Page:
So it was that after wreaking havoc at home and rushing out to get there and arriving at 7:45 I entered a nearly completely empty bar of the Pop In and found only 4 names on the list of a potential 15!!! I was so relieved and happy that I looked at the list when the man handed it to me to put my name, and I said with a smile, delight, and relief: “Incroyable!!!”
The man, roughly 30 years old, thin of bone and thinner of hair, looked at me in anger and said, “I don’t like that kind of comment. In fact, I don’t like what you said and how you behaved last time you were here either.”
“What?” I looked at him in complete confusion. He saw that.
“It was, I don’t know, maybe in May. You came in and got angry that the list was full and you stomped out and ran into someone while doing it. I don’t like that kind of behavior.”
“Ah,” I said, and I slid the list back over to him and turned to leave. I was not going to accept being rapped on the knuckles or spanked and put in my place for my natural behavior, my natural upset at having been let down by the Pop In and its policy of allowing musicians to let other musicians sign up their friends and limiting the list to 15 no matter what happens.
As I turned to leave, therefore, without expressing any anger – I was simply disgusted that the conviviality of an open mic should be so destroyed – the man said, “Yeah, and never return again.”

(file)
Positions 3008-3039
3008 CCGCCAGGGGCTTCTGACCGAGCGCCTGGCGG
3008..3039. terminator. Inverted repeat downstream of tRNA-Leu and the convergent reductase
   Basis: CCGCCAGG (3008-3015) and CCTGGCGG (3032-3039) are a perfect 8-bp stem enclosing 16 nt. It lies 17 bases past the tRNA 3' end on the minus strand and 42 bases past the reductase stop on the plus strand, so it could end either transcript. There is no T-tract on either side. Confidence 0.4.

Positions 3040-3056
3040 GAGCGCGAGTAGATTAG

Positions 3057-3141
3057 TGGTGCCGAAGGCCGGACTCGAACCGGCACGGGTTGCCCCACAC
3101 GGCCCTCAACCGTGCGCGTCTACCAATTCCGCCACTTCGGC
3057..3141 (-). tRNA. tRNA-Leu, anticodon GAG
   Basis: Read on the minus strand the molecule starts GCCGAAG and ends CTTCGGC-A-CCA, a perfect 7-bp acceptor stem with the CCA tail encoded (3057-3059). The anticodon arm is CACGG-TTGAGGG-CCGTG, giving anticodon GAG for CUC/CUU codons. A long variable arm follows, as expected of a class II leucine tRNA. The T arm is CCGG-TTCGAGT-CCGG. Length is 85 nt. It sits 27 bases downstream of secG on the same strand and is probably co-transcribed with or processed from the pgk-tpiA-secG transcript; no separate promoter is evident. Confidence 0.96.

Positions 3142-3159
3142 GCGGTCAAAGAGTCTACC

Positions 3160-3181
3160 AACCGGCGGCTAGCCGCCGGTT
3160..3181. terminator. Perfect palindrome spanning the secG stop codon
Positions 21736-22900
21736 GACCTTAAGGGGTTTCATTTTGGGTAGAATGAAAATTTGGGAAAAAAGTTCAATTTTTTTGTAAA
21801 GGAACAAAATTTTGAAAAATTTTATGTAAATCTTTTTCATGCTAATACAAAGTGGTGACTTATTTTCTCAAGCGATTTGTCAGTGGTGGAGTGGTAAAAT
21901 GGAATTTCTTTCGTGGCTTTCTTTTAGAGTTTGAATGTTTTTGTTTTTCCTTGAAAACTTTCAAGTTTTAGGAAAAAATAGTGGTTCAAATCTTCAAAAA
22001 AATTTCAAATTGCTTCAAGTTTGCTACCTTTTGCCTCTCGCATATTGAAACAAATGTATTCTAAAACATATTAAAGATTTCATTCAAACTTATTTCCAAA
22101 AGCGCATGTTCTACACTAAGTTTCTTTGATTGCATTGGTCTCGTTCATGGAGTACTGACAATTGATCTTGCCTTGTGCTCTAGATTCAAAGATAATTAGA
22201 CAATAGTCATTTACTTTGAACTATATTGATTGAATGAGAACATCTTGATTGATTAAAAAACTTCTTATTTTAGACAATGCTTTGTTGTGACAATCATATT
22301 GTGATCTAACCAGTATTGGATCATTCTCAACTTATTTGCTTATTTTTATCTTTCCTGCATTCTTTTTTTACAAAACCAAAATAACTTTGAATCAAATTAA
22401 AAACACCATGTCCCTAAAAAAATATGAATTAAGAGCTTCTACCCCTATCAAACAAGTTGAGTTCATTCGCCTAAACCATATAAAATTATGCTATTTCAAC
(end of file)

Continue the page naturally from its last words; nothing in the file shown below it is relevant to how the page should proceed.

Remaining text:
Well, of course, I have no desire to do so. And as I left and walked down the street, I realized that I would at least have a good fun blog item to write about. So I decided it would be best to get the man’s name, as well, to write it here. I call up on my cell phone, therefore, and asked, “C’est quoi ton petit nom de connard, en fait, pour que je le mets sur mon blog?” (Rough translation: What’s your little asshole of a name, so I can put it on my blog?)
“Ta Gueule!” he said, hanging up the phone.
Gee, once again I’ve written an endless story about a little incident! Anyway, make my day – boycott the Pop In, or at least don’t go when “Ta Gueule” is working the bar….he’s a nasty piece of work who has no understanding of musicians and the open mic zeitgeist. I suspect that Ta Gueule was grouchy because there were only four clients in the bar, only four names on the list, and business was looking really bad at the end of his summer holidays and the debut of the new season. But he forgets that we musicians not only bring in friends, consume alcohol, but we provide free entertainment. Yes, we use the venue to sharpen our skills and pass a good evening, but the bar is making money out of us. Be nicer, Ta Gueule!
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April 27, 2012 at 1:42 pm
Quite funny to read as I was looking for Paris bars reviews. Indeed, if your “natural behaviour” consists of complaining, running into people in anger when you’re upset, then calling a bartender “asshole” on the phone – how brave you are, really! especially when you were the first to use insults – I can’t do much but wonder why your friends don’t pick up the phone when you call.
I’m afraid I haven’t read your other works as a writer but I hope it sounds less childish.
April 27, 2012 at 2:20 pm
Thanks for taking the time to write your comment. It really makes me think about the truth of which of the two of us – you or me – is insulting and childish, though! 😉 Hope my blog helped you on what you were looking for.
April 15, 2017 at 5:34 am
This actually is a description of the Paris live music scene in general. Keep fighting the good fight Brad!
April 15, 2017 at 5:42 pm
Thanks for your support, John!